The United Nations estimates that “about four billion people live in places that have no street names, no house numbers -– in fact, nothing that constitutes a proper address.”
People who do not have a physical address lack access to essential services such as rapid emergency response to policing and medical needs, receiving post, applying for credit and registering to vote.
nClude, an impact startup based in South Africa, is more than aware of the dire consequences this can have on the social, economic, and political participation of residents in these unmapped areas.
Siyanda Mthethwa, Founder at nClude, has a personal attachment to the issue, because of his experiences being raised by his grandmother in Gingindlovu, a town in Uthungulu District Municipality in the KwaZulu-Natal province of South Africa.
Photo of Siyanda Mthethwa with his grandmother.
“I have always regarded Gingindlovu as my home. Its people and the entire village brought me up. There is an African proverb that says: "In an African village, every child is my child." I have always felt that this was true. Everyone looked out for me. I truly feel that I owe my village and its people an immense amount of debt. Their fighting spirit and resilience despite all adversity and poverty is the fire that keeps me going.”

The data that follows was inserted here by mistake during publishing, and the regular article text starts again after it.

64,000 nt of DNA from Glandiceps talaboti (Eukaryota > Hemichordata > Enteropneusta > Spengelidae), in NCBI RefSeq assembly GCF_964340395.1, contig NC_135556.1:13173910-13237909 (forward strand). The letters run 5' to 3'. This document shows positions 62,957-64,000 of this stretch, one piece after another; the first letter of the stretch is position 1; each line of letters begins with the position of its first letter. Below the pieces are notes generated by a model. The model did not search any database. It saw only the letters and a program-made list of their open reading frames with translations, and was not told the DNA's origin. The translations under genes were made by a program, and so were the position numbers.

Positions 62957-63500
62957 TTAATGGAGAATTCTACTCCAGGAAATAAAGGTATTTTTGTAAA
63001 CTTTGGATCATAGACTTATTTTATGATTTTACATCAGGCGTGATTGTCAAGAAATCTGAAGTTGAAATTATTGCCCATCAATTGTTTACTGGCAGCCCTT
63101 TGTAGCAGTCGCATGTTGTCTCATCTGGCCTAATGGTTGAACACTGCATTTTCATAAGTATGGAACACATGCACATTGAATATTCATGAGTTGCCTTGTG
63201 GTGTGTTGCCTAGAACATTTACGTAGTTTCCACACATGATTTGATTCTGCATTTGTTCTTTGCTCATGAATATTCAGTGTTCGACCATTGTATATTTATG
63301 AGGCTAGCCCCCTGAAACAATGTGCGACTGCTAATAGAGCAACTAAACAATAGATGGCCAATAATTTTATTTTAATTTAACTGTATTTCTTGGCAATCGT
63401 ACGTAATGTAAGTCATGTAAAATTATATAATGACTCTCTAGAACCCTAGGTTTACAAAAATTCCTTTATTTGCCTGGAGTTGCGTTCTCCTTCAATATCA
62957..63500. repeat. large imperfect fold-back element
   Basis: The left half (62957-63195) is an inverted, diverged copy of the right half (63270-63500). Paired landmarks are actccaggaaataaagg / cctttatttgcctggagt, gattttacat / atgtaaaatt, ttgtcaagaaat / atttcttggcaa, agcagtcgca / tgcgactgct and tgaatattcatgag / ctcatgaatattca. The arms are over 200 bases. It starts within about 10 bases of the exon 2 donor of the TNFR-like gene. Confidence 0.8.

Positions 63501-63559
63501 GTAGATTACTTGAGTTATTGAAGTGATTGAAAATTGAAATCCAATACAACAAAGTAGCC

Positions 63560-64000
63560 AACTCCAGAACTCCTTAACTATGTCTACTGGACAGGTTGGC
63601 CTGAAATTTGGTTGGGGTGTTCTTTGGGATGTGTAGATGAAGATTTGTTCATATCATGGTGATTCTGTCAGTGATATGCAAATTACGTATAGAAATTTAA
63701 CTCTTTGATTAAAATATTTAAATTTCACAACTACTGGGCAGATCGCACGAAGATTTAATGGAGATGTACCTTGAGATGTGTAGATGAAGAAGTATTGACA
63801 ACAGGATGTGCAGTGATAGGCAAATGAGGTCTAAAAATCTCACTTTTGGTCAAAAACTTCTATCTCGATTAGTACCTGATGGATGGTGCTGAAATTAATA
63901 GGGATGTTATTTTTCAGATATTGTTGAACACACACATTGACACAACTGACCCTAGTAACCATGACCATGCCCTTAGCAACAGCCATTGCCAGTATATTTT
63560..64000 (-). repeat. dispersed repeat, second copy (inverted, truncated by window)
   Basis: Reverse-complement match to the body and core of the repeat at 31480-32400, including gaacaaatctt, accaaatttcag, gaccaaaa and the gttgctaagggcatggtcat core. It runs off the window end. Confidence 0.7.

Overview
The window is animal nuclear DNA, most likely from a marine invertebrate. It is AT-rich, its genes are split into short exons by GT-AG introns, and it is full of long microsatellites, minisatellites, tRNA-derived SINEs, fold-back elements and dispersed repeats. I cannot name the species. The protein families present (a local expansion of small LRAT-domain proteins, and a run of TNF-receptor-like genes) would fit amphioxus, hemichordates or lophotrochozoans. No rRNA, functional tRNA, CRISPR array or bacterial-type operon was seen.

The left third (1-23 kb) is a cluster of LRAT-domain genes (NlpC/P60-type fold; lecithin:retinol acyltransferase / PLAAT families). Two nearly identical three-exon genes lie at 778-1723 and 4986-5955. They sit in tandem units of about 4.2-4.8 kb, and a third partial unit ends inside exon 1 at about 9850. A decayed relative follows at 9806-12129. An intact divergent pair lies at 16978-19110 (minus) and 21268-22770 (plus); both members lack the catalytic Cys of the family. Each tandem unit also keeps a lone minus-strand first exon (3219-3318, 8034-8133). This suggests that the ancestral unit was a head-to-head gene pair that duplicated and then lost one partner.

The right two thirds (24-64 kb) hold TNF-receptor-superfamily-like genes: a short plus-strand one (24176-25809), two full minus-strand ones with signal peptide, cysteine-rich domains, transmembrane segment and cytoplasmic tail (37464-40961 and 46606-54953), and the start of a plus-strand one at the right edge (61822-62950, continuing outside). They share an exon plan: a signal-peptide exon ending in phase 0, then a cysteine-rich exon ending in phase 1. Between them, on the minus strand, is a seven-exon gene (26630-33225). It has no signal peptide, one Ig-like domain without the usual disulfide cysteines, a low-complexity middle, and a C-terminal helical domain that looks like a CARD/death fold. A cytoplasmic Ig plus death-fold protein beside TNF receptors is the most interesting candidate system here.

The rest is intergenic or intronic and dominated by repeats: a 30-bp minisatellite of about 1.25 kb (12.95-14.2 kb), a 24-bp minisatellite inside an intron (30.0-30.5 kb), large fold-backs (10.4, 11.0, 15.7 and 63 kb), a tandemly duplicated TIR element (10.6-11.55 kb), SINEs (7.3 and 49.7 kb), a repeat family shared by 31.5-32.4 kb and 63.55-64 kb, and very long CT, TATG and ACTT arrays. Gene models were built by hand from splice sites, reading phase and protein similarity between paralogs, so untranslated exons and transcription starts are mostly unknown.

Siyanda and the nClude team wanted to develop a digital solution that would have a positive impact on developing countries and rural communities. They endeavored to launch and implement a successful pilot project in Siyanda’s home village Gingindlovu.
nClude reached out to Chimera Prime to build an app that would map and create addresses for households, clinics and other buildings.
Photo of Siyanda Mthethwa and Krystian Sulek in South Africa rural areas.